Again, we are one step closer to the source of unlimited net energy from nuclear fusion. During a four-month experiment on the advanced Tokamak Superconductor (EAST), Artificial Sun managed to achieve a plasma temperature of more than 100 million degrees Celsius six times the temperature inside the Sun and keep it for about 10 seconds.
EAST is a tokamak reactor consisting of a metal ring and a vacuum "cone" into which the hydrogen atoms are introduced. These are then heated in various ways to create plasma which is then compressed using a group of powerful superconducting magnets.
Finally, the plasma becomes so hot and so compressed that the conditions in the reactor resemble those in the Sun. This forces the atoms of hydrogen to bind and release an enormous amount of energy. If a reactor could be built in which the fusion reaction would be maintained by itself, it could produce more energy than it consumes.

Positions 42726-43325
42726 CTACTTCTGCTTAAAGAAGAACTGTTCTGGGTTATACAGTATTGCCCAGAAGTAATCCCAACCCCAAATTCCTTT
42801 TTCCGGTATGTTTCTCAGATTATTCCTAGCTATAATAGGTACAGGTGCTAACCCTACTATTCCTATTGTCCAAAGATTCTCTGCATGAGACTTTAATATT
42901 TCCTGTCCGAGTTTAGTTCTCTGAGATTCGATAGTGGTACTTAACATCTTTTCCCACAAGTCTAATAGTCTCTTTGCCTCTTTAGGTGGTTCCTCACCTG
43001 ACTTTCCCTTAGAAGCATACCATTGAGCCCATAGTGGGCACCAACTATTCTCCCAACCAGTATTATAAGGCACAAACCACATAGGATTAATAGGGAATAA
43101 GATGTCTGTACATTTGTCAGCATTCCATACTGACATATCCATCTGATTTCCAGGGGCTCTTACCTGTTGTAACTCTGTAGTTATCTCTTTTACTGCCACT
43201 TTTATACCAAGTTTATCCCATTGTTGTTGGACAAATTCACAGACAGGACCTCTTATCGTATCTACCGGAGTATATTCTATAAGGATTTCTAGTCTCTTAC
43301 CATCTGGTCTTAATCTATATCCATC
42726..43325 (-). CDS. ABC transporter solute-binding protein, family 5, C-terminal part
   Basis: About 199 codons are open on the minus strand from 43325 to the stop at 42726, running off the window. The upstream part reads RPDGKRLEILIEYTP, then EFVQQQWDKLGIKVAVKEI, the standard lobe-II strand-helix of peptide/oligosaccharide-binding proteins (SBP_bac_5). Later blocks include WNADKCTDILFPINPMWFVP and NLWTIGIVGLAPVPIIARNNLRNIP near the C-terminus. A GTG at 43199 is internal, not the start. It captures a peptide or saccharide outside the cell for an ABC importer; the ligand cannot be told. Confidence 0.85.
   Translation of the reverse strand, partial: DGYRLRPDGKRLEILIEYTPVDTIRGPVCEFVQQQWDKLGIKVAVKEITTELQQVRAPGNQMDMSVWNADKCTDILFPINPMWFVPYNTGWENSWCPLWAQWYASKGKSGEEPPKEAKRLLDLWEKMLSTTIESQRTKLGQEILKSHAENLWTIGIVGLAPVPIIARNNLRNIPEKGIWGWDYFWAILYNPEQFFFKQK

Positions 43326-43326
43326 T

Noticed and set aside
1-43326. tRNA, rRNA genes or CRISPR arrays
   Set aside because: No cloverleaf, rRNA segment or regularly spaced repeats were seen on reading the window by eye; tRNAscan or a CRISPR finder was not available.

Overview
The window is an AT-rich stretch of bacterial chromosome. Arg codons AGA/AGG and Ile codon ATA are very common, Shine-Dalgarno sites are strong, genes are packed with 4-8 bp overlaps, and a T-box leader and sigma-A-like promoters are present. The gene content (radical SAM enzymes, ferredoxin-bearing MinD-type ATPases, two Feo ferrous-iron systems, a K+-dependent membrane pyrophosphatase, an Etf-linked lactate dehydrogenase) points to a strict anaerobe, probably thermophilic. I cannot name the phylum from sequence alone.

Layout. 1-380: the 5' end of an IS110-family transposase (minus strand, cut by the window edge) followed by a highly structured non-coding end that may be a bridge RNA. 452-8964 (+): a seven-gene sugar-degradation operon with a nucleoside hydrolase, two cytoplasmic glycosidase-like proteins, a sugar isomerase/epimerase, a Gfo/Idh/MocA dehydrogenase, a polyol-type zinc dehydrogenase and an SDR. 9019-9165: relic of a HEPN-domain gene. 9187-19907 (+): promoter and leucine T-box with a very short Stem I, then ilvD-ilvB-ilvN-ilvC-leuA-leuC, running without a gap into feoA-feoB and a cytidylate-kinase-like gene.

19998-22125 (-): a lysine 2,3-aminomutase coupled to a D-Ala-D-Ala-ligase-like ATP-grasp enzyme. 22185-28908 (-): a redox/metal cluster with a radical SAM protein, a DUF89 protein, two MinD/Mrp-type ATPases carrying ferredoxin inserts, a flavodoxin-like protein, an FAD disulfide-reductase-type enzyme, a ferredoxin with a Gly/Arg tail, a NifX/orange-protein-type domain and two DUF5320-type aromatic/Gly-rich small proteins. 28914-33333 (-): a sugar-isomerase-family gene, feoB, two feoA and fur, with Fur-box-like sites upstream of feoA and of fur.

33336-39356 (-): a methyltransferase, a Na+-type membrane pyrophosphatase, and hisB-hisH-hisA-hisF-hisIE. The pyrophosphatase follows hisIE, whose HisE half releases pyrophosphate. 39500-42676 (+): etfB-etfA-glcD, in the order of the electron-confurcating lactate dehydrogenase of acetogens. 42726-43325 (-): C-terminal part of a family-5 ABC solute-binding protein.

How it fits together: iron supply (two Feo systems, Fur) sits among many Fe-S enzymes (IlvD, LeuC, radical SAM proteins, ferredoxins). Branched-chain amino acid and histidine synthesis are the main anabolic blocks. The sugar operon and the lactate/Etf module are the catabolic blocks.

EAST scientists have used a combination of four different heating methods to create creature and start a fusion process. Their goal, however, was not to reach a record but to explore how the creature can maintain stability and balance, how it can be "trapped" and transferred, and how plasma walls interact with energy particles.
EAST Tokamak is used to investigate methods to keep plasma electron temperatures above 100 million ° C for a longer period of time. Such research could help in the development of advanced reactors such as the International ITER Thermonuclear Experimental Reactor in France, the Chinese Technical Fusion Test Reactor or the planned DEMO Power Station.
Achieving temperatures above 100 million degrees Celsius, although only for 10 seconds, proves that it can be done at the temperatures required for nuclear fusion.
video: youtu.be. newatlas.com.
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